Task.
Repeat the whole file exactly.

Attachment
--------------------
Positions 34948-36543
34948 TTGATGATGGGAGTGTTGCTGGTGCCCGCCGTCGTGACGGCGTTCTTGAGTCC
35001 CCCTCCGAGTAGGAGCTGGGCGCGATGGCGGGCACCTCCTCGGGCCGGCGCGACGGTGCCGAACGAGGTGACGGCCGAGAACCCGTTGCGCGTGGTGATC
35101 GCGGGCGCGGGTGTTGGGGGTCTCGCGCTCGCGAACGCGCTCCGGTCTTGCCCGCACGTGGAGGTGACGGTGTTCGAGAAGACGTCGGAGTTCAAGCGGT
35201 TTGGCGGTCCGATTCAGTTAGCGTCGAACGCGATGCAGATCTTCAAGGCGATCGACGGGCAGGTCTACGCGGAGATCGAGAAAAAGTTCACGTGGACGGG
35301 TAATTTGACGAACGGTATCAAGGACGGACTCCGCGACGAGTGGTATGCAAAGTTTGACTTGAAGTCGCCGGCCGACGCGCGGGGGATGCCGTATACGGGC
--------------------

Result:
Positions 34948-36543
34948 TTGATGATGGGAGTGTTGCTGGTGCCCGCCGTCGTGACGGCGTTCTTGAGTCC
35001 CCCTCCGAGTAGGAGCTGGGCGCGATGGCGGGCACCTCCTCGGGCCGGCGCGACGGTGCCGAACGAGGTGACGGCCGAGAACCCGTTGCGCGTGGTGATC
35101 GCGGGCGCGGGTGTTGGGGGTCTCGCGCTCGCGAACGCGCTCCGGTCTTGCCCGCACGTGGAGGTGACGGTGTTCGAGAAGACGTCGGAGTTCAAGCGGT
35201 TTGGCGGTCCGATTCAGTTAGCGTCGAACGCGATGCAGATCTTCAAGGCGATCGACGGGCAGGTCTACGCGGAGATCGAGAAAAAGTTCACGTGGACGGG
35301 TAATTTGACGAACGGTATCAAGGACGGACTCCGCGACGAGTGGTATGCAAAGTTTGACTTGAAGTCGCCGGCCGACGCGCGGGGGATGCCGTATACGGGC